Sunday, 2 May 2010

UKIP's plans kill the poverty trap - Basic Cash Benefit and flat rate tax is brilliiant!

Why has the media and the fiscal world failed to latch onto the brilliance of UKIP's Basic Cash Benefit and Flat Rate tax plans? It kills the benefits poverty trap.

Here is how it works:


All 70 odd current benefits are scrapped and replaced with the Basic Cash Benefit - BCB - set at the same level as the current Job Seeker's Allowance. It is paid to all unemployed and low earners without any clawback if they take employment. Those on BCB, however, pay flat rate tax on all earnings, whilst keeping the full BCB.

When earnings reach £11,500, the BCB stops but then the personal tax allowance kicks in and the flat rate tax is paid only on earnings over £11,500.

What does all that mean?


Have a look at this (assumes BCB is £60 pw)

BCB........3120......3120......3120......3120......3120......0000.....0000......0000
PAY........000......1500......2500.....10000.....11400.....11500....14000.....20000
TAX........000.......465.......775........3100......3534.......000......775......2635
POCKET.3120......4155......4845.....10020.....10986.....11500...13225.....17365


As can been seen there is clearly an incentive to take work and to build up to full time employment and full wages. The Personal Allowance of £11,500 equates to a full time job on the minimum wage.

The poverty trap would be no more.

8 comments:

Mark Wadsworth said...

Exactly!

Peregrine's Bird Blog said...

Brilliant Idea

Anonymous said...

Good idea, but.....

How exactly would housing and council tax benefit work into this?

You cannot pay your rent or council tax with only £60 per week cash income. Housing and council tax benefits are the real causes of why people become caught and held fast in the benefits/poverty trap.

Everyone who has never found themselves in this position always espouse that the answer is oh so simple.

And what about all those people who cannot work due to ill health and disability?

Mike Scott-Hayward, UKIP, North East Fife said...

Hi Anonymous,

There is a lot in our manifesto which I commend you read - the answers are there: see http://www.ukip.org/content/ukip-policies

In the meantime - here is an extract addressing your question..

Housing Benefit and Social (Council) Housing
* Instead of social housing being let at below-market rents with tenants liable for full
Council Tax, with social tenants entitled to claim income-related Housing Benefit
and Council Tax Benefit, local councils should charge social tenants an all-inclusive
rent (rent plus Council Tax), set at a flat percentage of the tenant household’s gross
income.
* Housing Benefit and Council Tax Benefit for private tenants should be phased out
and replaced with ‘Workfare’ jobs, which will be administered by local councils, to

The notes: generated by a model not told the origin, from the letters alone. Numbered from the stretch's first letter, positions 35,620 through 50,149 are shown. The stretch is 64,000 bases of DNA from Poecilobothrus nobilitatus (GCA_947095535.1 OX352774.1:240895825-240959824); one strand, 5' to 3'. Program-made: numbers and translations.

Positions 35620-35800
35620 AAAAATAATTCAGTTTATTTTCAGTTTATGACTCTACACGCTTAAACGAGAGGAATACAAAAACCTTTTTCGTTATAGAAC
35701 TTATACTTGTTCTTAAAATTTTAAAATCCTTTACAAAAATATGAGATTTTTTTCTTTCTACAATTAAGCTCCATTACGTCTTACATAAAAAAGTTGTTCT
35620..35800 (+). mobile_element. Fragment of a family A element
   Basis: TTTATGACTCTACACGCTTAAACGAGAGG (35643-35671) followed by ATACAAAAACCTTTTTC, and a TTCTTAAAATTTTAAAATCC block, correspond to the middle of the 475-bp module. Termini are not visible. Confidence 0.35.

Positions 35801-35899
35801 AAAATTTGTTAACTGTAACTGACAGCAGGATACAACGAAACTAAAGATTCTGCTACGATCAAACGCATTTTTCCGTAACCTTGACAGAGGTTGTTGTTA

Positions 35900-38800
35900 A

ensure that those who would otherwise not be able to find work can still cover their
rent and Council Tax, as well as contributing something of value to the local
community

Disability Allowance
* UKIP fully supports those who cannot work and have disabilities. UKIP does not
propose any changes to Disability Living Allowance, Attendance Allowance or
Mobility Allowance.


Mike

Mike Scott-Hayward, UKIP, North East Fife said...
This comment has been removed by the author.
adamcollyer said...

Totally agree - UKIP's welfare policies are completely sensible. The Tories should read them and steal mercilessly!

Ed said...

Great stuff, but I would simplify further by paying BCB direct to all[1], and having flat rate tax for all. That would make admin much simpler for employers, particularly in the case of someone whose e.g. £12000 income comes from two or more different jobs, or whose job status changes unexpectedly during the financial year. Flat rate tax for all means that the tax can be easily calculated on each monthly or weekly wage packet without any knowledge being required of any past or future payments.

[1] Next issue: Does all mean all? Or just British citizens? Plus those who have permanent leave to remain? EU citizens?

Mark Wadsworth said...

Ed, in principle, people could choose the BCB even if their earnings were above £11,500. If we get the rates right, then there is nothing to be gained or lost from doing so.

However, having two jobs is not an issue
1. If one job pays > £11,500 then you use your personal allowance against that one.
2. If both are < £11,500, then claim the BCB (as you suggest), and so on. The same applies to sudden increases or falls in your salary, it all evens out (assuming you are allowed to switch from personal allowance to BCB during the year).

In the manifesto UKIP say entitlement is for resident British Citizens, and entitlement kicks in after five years legal residence for non-British Citizens.